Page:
“Freedom is a very simple idea, which is perhaps why it can be so easily lost”
Francis Annan’s Australian thriller Escape from Pretoria (2020) is based on the real-life prison escape of three political prisoners in South Africa in 1979. The intricacies of this ground-shaking event are outlined in the 2003 book Inside Out: Escape from Pretoria Prison by Tim Jenkin, one of the fugitives.
While actively opposing the Apartheid, Tim Jenkin (Daniel Radcliffe) and Stephen Lee (Daniel Webber) are seized and sentenced to imprisonment. Refusing to succumb to despair, they start hatching an escape plan from the moment the steel bars of Pretoria slide closed behind them. Leonard Fontaine (Mark Leonard Winter), a fellow prisoner and a man desperate to break out to repair his wilting relationship with his son, joins them in their efforts. Together, they take impossible risks and exercise their intelligence to come up with a plan that will help them regain freedom and rejoin the fight against oppression.
To comprehend the dynamics between the prisoners and the guards, as well as the mechanics of a world that punished people for pushing back against racism, it’s crucial to understand the Apartheid. The word itself means “apartness” in Afrikaans, and refers to a system of racial segregation in South Africa and South West Africa from 1948 until the early 1990s. Speculation regarding the origins of the law-forming Apartheid, brutal and unforgiving in its nature, circles back to racial superiority and fear, which dominated minds during World War II.
The very essence of the Apartheid is enclosed in the words spoken by one of the guards: “You are the white Mandela. You are the most deluded of them all.” This overture lays the grounds for the tense world of hatred and vindictiveness that our protagonists step into. And with the story unfurling in confinement, restrictive and dull by nature, everything hangs on that inner strain. Fortunately, Escape from Pretoria relishes the challenge, and presents one of the most intense cinematic experiences in recent history.
David Hirschfelder’s music brings to mind spiders creeping up the spine, sliding their hairy legs beneath exposed fingernails. Its treacherous beats and relentless scrapes electrify the screen, giving life to a ghost-like entity that lurks in the background and breathes down the protagonists’ necks. This aural experience sets a staunch pace for the rest of the film, rewarding it with dynamic sequences and contorted relationships between the prisoners. The repetitiveness of life in prison seems like it could have been a growling threat in the way of the plot, but was defeated triumphantly before it could stand on its hind legs.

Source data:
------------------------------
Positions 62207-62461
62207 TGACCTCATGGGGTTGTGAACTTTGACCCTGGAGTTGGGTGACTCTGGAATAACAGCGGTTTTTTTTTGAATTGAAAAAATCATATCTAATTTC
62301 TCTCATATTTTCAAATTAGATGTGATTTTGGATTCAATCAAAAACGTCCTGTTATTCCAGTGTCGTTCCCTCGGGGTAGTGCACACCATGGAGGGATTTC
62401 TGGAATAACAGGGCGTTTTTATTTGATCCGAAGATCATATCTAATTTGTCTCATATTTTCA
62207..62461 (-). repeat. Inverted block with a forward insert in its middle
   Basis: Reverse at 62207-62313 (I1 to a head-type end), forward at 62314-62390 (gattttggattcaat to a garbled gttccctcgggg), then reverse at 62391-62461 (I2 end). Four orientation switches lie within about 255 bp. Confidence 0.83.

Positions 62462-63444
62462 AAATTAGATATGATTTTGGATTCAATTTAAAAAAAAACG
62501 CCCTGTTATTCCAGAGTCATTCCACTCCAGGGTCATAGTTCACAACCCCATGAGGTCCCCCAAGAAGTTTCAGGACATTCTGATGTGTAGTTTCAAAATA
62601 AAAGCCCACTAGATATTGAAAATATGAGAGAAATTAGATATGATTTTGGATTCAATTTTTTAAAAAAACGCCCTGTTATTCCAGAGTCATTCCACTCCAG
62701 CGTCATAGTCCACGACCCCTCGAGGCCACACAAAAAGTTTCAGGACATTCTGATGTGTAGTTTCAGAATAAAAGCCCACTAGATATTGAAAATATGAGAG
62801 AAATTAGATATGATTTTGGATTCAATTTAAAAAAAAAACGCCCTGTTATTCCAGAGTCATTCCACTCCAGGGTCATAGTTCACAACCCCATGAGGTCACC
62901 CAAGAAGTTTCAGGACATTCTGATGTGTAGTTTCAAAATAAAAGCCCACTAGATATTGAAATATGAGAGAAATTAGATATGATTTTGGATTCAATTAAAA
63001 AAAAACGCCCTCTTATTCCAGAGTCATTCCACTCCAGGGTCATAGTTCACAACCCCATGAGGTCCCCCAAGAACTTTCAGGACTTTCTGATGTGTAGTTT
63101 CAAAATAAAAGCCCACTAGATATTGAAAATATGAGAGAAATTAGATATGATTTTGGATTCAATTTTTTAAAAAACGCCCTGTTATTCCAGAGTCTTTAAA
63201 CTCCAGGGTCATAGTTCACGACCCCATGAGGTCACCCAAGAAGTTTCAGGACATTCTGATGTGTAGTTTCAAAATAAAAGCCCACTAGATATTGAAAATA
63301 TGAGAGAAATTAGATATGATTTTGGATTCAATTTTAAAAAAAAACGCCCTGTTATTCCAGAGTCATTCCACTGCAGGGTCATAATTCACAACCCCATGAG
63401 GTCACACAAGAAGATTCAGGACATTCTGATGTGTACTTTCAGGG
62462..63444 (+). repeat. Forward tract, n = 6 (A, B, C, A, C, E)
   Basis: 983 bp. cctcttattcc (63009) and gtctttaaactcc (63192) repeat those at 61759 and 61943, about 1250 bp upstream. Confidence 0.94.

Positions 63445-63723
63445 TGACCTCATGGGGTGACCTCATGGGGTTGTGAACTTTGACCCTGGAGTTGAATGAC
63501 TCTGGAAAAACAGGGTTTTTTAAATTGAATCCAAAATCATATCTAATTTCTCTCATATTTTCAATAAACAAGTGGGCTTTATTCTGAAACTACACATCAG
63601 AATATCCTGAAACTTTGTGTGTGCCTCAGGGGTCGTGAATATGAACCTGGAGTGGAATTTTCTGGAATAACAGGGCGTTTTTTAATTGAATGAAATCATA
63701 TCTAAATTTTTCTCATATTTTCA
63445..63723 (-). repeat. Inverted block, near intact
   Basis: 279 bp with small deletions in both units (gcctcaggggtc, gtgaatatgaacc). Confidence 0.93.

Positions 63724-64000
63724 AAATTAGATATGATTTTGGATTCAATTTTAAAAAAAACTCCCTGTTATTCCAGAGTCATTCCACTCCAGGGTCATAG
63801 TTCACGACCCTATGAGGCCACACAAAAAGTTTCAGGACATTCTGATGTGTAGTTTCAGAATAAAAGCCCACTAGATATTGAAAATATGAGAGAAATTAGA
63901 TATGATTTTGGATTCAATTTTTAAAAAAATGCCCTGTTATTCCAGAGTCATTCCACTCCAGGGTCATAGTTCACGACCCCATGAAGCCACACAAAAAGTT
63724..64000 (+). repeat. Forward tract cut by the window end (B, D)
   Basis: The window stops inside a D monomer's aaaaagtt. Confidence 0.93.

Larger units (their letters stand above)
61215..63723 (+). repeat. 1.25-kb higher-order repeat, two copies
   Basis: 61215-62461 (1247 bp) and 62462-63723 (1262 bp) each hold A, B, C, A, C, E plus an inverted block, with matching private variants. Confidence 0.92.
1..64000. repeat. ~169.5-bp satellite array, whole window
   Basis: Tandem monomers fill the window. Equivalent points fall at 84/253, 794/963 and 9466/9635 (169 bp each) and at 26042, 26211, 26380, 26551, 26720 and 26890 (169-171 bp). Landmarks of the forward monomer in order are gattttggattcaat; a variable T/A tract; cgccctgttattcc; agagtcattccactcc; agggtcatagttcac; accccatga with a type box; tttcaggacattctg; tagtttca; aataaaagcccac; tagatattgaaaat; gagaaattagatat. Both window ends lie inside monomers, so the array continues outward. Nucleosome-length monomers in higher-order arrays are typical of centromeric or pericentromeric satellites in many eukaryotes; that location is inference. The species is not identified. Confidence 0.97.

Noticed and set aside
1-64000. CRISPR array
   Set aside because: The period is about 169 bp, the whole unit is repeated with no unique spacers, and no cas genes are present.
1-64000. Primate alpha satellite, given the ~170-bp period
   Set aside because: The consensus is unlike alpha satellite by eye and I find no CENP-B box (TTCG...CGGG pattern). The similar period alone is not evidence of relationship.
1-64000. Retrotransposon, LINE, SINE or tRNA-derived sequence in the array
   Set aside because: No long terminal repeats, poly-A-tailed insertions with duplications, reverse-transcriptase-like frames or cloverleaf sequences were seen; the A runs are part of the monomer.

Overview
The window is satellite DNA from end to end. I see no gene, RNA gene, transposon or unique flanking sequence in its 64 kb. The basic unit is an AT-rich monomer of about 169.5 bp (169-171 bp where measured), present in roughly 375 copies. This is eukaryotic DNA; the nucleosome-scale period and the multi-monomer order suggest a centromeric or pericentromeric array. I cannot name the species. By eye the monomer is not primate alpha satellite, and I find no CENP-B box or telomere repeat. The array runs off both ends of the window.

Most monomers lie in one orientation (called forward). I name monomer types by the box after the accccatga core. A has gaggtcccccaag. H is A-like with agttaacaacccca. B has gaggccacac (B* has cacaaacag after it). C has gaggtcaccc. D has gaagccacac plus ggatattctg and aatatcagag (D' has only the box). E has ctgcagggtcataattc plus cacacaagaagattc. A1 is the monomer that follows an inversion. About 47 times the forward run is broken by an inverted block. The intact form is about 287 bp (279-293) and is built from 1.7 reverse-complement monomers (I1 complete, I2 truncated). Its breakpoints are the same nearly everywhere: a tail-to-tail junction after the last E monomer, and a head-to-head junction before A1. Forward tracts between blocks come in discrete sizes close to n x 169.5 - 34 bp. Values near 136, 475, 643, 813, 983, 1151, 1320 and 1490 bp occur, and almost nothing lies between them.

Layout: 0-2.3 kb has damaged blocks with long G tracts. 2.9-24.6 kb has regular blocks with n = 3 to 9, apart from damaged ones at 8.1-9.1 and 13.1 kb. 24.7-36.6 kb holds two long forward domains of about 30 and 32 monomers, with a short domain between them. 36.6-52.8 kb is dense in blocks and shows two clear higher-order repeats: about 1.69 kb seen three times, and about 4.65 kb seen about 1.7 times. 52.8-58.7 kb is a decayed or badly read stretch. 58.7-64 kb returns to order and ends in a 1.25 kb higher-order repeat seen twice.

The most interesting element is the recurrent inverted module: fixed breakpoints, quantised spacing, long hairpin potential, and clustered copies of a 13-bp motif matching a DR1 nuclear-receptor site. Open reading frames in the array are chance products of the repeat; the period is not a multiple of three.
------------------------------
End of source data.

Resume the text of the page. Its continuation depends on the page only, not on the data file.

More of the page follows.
Moreover, the clandestine nature of Escape from Pretoria hurls its actors’ talent into the wide-eyed gazes of the viewers. Radcliffe stirs emotion through his physicality, manipulating his body to reflect the scrutinizing, frightened and enraged state of his character – often all at once. We’ve already glimpsed his capacity for wordless acting in Greg McLean’s Jungle (2017), but the margins of his talent only seem to be stretching. In fact, the film’s entire ensemble presents a spectacular front, with Mark Leonard Winter providing both the film’s most rebellious struggles, and some startling comic relief.
Above all, Escape from Pretoria caters to fans of the genre, balancing its political and historical significance against the structure that amplifies its high entertainment value. The film is brimming with moments of skin-raising tension, ensuring that every blunder and unexpected obstacle has the audience sinking its teeth into white-knuckled fists. More importantly, the film serves as a poignant and terrifying reminder of the not-too-distant past, which continues to demand a fairer, more just world for all.
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